What’s troubling about politics from a moral perspective is not that it encourages group mentalities, for a great many other activities encourage similar group thinking without raising significant moral concerns. Rather, it’s the way politics interacts with group mentalities, creating negative feedback leading directly to viciousness. Politics, all too often, makes us hate each other. Politics encourages us to behave toward each other in ways that, were they to occur in a different context, would repel us. No truly virtuous person ought to behave as politics so often makes us act.
I think that's a fair point, that the essay makes other fair points. But I also think it's missing context, as it fails to account for how the world has changed. The consequences it notes are also a product of increased leisure time, and of things like the internet, social media, and 24-hour news.
Politics takes a continuum of possibilities and turns it into a small group of discrete outcomes, often just two. Either this guy gets elected, or that guy does. Either a given policy becomes law or it doesn’t. As a result, political choices matter greatly to those most affected. An electoral loss is the loss of a possibility. These black and white choices mean politics will often manufacture problems that previously didn’t exist, such as the “problem” of whether we—as a community, as a nation—will teach children creation or evolution.
In the long run, reality wins, which means evolution wins. Ironically, it's part of the natural evolutionary process, expressed at the societal level. Government control short-circuits that process. I guess we're lucky, in this country at least, that so far more than 50% of our "representatives" still believe in science. I'm not really down with the idea that could change, and then so would government-approved textbooks. Are you?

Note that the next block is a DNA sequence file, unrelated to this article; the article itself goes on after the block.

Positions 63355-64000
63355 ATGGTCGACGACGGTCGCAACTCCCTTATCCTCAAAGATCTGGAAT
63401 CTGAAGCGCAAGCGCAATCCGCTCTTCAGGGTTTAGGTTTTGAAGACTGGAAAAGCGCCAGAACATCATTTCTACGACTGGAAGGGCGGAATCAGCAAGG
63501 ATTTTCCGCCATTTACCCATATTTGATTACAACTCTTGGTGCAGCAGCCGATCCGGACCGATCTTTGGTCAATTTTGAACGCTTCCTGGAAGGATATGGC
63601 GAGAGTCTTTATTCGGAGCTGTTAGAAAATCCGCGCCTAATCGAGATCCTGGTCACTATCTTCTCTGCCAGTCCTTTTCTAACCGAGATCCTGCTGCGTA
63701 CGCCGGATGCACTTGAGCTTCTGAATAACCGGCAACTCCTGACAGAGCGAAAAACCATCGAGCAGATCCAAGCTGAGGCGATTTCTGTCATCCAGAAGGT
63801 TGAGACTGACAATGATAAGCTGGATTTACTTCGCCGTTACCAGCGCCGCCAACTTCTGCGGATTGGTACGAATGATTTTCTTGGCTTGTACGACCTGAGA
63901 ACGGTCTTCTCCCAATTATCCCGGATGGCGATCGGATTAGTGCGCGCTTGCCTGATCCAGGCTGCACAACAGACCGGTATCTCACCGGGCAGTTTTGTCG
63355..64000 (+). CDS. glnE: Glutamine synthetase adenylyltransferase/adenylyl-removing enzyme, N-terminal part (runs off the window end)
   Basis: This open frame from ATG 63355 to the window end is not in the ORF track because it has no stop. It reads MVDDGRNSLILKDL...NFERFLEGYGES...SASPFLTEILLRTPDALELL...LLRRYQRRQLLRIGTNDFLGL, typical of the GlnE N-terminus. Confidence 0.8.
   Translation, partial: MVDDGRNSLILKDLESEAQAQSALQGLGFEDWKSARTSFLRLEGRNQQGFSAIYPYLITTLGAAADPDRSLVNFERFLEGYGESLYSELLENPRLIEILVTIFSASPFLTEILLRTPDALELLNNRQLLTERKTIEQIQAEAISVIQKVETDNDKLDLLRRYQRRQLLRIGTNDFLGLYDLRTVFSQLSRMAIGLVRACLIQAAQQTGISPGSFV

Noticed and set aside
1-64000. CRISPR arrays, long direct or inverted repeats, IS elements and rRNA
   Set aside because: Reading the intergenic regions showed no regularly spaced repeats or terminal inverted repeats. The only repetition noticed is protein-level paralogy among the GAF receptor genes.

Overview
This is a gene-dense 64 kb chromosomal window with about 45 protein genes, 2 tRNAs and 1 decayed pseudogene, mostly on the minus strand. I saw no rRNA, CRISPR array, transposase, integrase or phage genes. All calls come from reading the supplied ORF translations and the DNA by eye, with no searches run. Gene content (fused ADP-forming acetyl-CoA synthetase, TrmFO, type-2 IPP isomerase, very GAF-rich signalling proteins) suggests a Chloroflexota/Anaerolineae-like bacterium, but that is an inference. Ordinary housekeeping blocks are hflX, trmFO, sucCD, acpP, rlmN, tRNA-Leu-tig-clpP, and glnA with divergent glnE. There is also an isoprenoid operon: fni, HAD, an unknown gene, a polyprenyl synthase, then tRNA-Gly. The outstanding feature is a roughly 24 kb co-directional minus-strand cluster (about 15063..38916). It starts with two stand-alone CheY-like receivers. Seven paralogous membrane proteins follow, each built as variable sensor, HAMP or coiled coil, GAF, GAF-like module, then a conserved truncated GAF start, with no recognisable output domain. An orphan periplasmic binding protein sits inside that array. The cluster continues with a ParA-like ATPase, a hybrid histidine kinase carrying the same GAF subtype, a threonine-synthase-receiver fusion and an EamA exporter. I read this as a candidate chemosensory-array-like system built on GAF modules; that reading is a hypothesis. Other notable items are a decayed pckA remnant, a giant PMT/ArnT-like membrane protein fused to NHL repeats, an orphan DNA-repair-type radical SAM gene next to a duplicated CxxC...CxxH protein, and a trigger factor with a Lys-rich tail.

Every issue which falls under the purvey of government becomes an "us vs them" issue, deepening the divide between individuals of different teams.
Every issue which falls under the purvey of government leads to a "one size fits all" solution. Regimentation becomes the order of the day.
Every issue which falls under the purvey of government thenceforth moves forward at bureaucratically-throttled, special-interest controlled, government-approval speed. If the special interest is powerful enough, the future is crippled or stillborn at the hands of the regulators they own.
Every issue which falls under the purvey of government is forced into one of two channels, dependent on the party in power. What if the issue is really a marshland, where subjective solutions are all over the map?
The fewer the issues in the hands of government (and their allies, government-created corporations), the less there is acrimony in the streets, the more future possibilities are allowed to express themselves and live or die on their merits, the better limited resources are allocated, the better society is able to function as the evolutionary organism is is.
The inverse is necessarily true.
And, as the article goes on to point out:
"Once decisions are given over to the political process, the only citizens who can affect the outcome are those with sufficient political power. The most disenfranchised minorities become those whose opinions are too rare to register on the political radar. In an election with thousands of voters, a politician is wise to ignore the grievances of 100 people whose rights are trampled given how unlikely those 100 are to determine the outcome."
____________________________________________________ Economics puts parameters on people’s utopias. ~Peter Boettke "It's the voter's fault" is victim-blaming in its purest sense. ~Don The 'social contract' is to the politician what 'original sin' is to the priest. ~Don The vision of the helpful and protective state is the most pervasive and counter-productive ideology in the world today. ~Don ____________________________________________________